After the theater performances, the Byblos disco attracted a young crowd that gyrated until morning. During the day, the disco was an ideal place to read and write in virtual privacy; it was usually empty and offered magnificent views of sea and sky.

While most new ships have increased the number of dining alternatives by adding specialty restaurants and offering flexible dining hours and open seating, the MSC Opera has not followed this trend. Evening dining is limited to two main restaurants La Caravalla and L’Approdo with assigned early (6 p.m.) and late (8:30 p.m.) seatings. The dinner menu’s impressive selection sometimes featured disappointing and bland offerings, but the Italian specialties, such as pasta and risotto, were always superb.

An additional dining option is available for breakfast and lunch in Le Vele, the ship’s open seating, informal buffet adjacent to the pool deck. The vast majority of passengers opted to take both breakfast and lunch in this attractive, airy space with its panoramic sea views. For caffeine lovers, the Aroma Coffee Bar, situated midship on deck 6, provided a perfect place to enjoy a cappuccino.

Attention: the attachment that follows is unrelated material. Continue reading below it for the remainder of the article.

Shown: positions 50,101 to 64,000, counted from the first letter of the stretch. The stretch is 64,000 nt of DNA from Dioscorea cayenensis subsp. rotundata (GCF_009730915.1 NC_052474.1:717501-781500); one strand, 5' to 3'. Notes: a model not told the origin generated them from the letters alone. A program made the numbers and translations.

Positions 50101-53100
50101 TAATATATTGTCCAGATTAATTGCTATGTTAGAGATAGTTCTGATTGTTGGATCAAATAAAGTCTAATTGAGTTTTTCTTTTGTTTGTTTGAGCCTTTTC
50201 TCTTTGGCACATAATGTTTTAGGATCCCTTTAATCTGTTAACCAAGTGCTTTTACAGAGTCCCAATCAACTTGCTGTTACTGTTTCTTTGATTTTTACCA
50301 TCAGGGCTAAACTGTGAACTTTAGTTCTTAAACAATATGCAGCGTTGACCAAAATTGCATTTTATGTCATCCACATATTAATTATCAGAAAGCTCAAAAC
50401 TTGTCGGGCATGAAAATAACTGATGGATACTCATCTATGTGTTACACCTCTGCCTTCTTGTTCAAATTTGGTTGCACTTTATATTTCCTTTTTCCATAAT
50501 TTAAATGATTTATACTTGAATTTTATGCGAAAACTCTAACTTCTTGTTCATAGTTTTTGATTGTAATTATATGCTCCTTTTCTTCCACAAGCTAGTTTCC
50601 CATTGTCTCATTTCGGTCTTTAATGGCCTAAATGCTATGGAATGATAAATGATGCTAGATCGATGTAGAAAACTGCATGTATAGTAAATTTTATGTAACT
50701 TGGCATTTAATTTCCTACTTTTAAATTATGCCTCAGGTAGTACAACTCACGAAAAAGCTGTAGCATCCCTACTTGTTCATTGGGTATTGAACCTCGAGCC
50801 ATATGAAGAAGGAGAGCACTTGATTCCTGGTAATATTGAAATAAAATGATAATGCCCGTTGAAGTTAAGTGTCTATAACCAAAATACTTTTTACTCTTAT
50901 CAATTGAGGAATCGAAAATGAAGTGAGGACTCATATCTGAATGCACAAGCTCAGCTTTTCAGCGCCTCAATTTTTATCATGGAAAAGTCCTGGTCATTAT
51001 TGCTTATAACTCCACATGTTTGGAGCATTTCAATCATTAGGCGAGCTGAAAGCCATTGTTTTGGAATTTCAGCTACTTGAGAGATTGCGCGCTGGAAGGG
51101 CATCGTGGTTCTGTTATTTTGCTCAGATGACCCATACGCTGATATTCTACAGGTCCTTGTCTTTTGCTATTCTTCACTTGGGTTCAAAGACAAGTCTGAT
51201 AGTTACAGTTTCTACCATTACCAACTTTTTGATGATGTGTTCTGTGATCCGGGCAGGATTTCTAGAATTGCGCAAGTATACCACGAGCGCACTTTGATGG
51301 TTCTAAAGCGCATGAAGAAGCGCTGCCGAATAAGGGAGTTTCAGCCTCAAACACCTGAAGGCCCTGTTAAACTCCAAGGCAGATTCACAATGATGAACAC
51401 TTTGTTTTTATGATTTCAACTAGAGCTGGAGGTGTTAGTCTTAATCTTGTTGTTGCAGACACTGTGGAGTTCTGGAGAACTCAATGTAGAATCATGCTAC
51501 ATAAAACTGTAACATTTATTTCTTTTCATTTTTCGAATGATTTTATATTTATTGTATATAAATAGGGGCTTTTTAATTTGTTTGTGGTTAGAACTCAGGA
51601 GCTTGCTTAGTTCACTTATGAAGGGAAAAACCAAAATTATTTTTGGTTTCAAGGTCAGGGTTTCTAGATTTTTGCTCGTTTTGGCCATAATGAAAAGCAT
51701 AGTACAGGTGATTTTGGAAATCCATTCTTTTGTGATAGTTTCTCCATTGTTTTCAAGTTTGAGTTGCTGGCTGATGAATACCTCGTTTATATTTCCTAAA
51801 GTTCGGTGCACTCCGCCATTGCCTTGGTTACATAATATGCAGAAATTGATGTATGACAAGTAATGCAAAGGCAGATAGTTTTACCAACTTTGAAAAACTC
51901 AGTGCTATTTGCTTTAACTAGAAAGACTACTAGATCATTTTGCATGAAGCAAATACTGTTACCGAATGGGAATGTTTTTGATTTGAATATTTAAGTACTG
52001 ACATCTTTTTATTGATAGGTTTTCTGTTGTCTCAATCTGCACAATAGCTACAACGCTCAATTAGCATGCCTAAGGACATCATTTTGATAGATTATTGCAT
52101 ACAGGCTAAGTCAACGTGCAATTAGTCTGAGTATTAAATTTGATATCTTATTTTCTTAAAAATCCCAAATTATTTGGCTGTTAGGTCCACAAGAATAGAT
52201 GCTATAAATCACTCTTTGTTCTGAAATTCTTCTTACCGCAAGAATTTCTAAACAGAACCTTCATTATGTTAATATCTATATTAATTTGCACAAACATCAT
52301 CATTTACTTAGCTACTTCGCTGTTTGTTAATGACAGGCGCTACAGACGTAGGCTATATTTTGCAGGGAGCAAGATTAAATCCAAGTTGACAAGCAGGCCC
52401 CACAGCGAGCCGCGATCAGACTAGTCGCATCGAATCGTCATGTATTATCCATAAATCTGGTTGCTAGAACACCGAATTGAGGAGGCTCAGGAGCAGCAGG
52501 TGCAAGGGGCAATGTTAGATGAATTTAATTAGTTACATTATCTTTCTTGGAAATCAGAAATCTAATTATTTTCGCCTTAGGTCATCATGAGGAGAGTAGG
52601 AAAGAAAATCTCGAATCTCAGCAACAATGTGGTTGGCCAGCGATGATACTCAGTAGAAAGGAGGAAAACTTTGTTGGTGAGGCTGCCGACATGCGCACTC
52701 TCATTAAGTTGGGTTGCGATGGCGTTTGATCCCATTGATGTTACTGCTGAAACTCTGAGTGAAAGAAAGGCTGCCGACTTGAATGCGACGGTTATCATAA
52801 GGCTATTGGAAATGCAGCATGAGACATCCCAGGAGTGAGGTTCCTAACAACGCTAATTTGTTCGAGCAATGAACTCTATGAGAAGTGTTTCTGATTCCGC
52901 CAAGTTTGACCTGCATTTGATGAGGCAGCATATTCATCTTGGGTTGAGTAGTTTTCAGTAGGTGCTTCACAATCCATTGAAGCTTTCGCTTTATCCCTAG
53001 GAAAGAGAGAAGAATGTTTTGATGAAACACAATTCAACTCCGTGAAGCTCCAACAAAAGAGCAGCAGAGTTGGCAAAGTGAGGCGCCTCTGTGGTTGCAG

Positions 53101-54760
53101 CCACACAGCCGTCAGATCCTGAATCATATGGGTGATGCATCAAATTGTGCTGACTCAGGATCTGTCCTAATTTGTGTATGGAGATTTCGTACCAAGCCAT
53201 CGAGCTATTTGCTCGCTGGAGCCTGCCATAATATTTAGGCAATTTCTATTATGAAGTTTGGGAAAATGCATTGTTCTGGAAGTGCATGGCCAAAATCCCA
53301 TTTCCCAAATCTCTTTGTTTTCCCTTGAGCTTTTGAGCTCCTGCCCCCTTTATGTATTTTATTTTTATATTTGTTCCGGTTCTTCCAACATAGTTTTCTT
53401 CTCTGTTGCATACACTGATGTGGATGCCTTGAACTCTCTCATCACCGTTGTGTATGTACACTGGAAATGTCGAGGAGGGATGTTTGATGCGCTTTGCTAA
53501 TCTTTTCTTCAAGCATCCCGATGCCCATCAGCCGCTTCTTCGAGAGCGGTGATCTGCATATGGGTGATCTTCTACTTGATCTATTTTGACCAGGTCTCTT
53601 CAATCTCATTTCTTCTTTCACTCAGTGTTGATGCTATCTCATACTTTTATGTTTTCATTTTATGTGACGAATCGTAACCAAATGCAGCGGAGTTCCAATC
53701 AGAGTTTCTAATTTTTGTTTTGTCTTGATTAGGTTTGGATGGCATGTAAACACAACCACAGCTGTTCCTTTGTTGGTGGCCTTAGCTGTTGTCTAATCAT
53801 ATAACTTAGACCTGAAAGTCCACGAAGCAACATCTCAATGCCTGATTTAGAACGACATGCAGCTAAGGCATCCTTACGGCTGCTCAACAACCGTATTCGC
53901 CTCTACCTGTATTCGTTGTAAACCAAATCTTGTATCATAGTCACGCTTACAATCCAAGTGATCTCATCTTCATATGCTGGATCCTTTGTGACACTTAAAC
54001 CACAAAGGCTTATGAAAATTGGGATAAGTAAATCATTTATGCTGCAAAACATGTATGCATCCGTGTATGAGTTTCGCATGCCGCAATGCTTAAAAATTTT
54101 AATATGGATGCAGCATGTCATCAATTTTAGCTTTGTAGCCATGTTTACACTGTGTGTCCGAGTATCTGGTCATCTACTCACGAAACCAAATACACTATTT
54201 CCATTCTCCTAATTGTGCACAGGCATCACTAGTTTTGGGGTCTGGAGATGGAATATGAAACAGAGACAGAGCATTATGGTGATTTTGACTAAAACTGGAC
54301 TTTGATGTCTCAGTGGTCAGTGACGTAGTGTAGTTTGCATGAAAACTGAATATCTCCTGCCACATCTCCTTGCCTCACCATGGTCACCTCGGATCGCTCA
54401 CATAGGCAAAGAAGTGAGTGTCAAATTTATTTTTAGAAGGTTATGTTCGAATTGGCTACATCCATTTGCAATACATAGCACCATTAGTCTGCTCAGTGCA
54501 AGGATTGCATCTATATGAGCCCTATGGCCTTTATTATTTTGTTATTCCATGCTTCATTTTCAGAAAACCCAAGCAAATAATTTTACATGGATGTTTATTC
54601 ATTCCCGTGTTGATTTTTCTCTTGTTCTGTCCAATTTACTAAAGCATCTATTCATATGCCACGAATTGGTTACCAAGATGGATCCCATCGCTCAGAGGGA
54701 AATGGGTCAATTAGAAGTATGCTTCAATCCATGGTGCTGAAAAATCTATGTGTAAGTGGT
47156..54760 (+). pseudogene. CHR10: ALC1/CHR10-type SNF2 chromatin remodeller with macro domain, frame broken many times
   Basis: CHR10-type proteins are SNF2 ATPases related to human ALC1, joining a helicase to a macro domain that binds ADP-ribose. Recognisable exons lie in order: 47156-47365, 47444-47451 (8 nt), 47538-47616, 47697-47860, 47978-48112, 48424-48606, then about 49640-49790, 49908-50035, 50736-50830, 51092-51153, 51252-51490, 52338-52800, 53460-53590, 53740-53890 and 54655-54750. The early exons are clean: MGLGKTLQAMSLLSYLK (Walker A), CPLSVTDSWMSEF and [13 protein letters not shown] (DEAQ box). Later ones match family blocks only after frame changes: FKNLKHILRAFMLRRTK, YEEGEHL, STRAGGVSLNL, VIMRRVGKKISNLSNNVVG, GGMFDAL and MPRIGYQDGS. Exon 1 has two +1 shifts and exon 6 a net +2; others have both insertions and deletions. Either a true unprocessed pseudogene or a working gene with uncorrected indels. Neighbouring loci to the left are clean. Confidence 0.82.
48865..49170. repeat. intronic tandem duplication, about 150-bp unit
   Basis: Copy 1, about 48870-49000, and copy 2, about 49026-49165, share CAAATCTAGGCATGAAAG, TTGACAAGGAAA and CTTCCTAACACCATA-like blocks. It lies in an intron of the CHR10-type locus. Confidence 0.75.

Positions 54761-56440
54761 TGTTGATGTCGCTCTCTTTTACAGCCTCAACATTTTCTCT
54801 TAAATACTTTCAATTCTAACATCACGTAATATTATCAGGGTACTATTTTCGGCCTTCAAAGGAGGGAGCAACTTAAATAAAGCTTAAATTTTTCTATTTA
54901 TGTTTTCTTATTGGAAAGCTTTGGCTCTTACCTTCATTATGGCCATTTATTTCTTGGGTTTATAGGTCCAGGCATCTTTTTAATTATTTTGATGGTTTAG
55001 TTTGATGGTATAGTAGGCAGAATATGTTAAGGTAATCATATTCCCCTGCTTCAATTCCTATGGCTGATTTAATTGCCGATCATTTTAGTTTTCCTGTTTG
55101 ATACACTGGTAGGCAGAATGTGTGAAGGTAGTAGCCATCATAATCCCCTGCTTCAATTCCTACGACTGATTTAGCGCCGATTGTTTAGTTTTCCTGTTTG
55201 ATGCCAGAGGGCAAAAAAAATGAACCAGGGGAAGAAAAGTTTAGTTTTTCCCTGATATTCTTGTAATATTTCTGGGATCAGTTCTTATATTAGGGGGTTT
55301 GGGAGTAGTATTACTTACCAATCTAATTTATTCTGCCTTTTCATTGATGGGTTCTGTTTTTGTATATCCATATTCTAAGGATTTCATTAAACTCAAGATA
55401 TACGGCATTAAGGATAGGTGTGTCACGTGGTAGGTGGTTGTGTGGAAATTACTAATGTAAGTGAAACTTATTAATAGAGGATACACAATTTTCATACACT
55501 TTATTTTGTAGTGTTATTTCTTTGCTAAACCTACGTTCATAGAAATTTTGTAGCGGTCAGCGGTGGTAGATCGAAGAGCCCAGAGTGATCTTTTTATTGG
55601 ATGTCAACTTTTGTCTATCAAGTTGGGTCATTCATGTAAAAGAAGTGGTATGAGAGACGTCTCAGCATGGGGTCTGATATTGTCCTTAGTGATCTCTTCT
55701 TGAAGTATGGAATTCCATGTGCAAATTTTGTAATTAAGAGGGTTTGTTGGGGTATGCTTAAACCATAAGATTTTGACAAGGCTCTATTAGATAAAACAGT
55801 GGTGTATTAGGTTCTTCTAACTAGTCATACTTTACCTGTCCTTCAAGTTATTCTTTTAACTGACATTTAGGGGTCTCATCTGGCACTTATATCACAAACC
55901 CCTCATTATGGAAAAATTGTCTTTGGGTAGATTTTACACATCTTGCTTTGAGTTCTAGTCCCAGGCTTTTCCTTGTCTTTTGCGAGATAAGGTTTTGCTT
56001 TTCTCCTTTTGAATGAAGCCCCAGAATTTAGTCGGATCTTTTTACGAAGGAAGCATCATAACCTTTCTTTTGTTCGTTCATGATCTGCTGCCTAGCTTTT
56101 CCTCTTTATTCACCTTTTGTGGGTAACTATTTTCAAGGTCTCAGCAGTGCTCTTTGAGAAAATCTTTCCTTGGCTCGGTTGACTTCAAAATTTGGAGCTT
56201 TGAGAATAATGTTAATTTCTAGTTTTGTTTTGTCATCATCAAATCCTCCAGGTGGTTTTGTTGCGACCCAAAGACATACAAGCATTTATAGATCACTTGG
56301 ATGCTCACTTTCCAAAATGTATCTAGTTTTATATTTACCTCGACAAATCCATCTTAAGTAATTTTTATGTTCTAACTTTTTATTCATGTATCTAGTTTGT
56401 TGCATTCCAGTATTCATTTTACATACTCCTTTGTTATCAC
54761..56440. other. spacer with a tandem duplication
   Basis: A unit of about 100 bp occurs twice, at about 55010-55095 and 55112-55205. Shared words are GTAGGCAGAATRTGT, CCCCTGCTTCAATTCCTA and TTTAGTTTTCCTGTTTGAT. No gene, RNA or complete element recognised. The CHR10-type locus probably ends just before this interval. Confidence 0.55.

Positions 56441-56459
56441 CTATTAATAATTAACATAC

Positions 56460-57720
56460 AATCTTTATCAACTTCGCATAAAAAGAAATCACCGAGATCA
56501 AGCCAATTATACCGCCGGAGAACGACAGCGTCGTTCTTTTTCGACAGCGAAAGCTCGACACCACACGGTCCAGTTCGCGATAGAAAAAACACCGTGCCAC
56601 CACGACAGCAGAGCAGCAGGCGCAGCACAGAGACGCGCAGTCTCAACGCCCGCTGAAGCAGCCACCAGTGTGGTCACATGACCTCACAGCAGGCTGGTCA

As would be expected, several of the kinks that accompany the debut of a new-build especially one on its initial venture into the U.S. market have not been ironed out to everyone’s satisfaction. Some passengers complained that staff at the reception and shore excursion desks were abrupt and unhelpful, while others were upset with the size of their inside cabins or slow room service. I, however, found the staff made every effort to please, and most performed their duties with diligence while maintaining an upbeat, hospitable attitude.

All in all, it’s definitely a line I’ll try line again.


Ship: MSC Opera

Size: 58,600 tons

Capacity: 1,756 passengers

Year Built: 2004

Plugging In: 120 and 220 volt current in cabins

Hits: Superb entertainment in main showroom, classy interior design, minimal public address announcements.

Misses: Limited dining options, cramped inside cabins.